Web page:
The Doobie Brothers announced the death of drummer John Hartman Friday, collectively saying in a social media post, “Today we are thinking of John Hartman, or Little John to usJohn was a wild spirit, great drummer, and showman during his time in the Doobies.” He was 72. No cause of death was immediately announced.
Hartman, a co-founder of the group, was one of nine members of the Doobie Brothers inducted into the Rock and Roll Hall of Fame in 2020. He had long since left the frequently reuniting band.
In 1971, the group added a second drummer – Michael Hossack – to its line-up, inaugurating the band’s unusual double-drum sound.
Hartman performed with the band from 1970 to 1979, and returned for another stint from 1987 to 1992. During his initial run with the group, the Doobies released a string of hits that would become staples of classic rock, including “China Grove,” “Listen To The Music,” “Jesus Is Just Alright,” “Black Water,” and “Takin’ It To The Streets,” among many others.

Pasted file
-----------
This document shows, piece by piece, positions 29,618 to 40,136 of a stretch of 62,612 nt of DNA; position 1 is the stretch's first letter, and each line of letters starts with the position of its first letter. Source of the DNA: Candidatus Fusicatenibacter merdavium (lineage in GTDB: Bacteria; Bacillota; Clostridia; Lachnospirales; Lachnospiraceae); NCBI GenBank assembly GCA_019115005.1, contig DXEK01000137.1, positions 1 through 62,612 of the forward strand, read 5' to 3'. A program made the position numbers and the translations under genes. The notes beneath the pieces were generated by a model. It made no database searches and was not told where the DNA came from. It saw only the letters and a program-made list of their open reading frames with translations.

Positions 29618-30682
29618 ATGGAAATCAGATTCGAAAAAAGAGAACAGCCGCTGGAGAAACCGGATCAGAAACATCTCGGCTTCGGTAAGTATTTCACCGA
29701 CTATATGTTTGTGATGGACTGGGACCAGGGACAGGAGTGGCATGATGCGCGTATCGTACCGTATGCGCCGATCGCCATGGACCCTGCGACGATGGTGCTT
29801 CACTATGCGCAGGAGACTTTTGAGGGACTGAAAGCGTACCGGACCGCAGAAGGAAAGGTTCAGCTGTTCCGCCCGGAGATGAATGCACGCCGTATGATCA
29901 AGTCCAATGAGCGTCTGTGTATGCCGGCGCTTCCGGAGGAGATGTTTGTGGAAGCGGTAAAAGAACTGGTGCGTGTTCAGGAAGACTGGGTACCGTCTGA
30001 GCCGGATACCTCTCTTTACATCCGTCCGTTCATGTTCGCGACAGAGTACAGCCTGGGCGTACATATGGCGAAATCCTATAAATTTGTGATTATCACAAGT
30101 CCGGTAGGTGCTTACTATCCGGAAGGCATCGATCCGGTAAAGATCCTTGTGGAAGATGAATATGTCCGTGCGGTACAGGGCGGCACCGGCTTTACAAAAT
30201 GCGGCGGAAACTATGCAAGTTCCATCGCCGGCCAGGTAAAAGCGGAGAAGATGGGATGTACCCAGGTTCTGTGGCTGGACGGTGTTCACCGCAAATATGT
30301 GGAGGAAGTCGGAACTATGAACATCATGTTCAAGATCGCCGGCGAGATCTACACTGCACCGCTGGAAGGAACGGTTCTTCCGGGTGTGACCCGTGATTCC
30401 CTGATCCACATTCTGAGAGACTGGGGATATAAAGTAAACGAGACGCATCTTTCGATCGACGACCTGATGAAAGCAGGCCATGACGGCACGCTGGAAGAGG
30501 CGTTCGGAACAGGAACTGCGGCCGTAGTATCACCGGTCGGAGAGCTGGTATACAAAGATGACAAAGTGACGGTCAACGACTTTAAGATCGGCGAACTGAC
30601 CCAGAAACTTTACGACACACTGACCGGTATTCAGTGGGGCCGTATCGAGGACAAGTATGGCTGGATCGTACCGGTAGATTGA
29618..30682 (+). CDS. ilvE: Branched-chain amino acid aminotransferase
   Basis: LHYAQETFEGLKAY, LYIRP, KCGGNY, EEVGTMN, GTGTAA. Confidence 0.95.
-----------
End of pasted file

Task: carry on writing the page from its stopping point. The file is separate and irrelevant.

John Hartman, a founding member of the Doobie Brothers, has died at age 72, the band announced on social media Thursday. The cause of death was not immediately available. “John was a wild spirit, great drummer and showman,” the band said in a statement.
He was also a close friend for many years and an intricate part of the band personality.” Known for hits such as “Listen to the Music,” China Grove” and “Long Train Running’,” the Doobie Brothers formed in 1970 in San Jose, Calif.
Besides being a founding member of one of rock’s most enduring bands, Hartman was also known for his work outside the Doobies.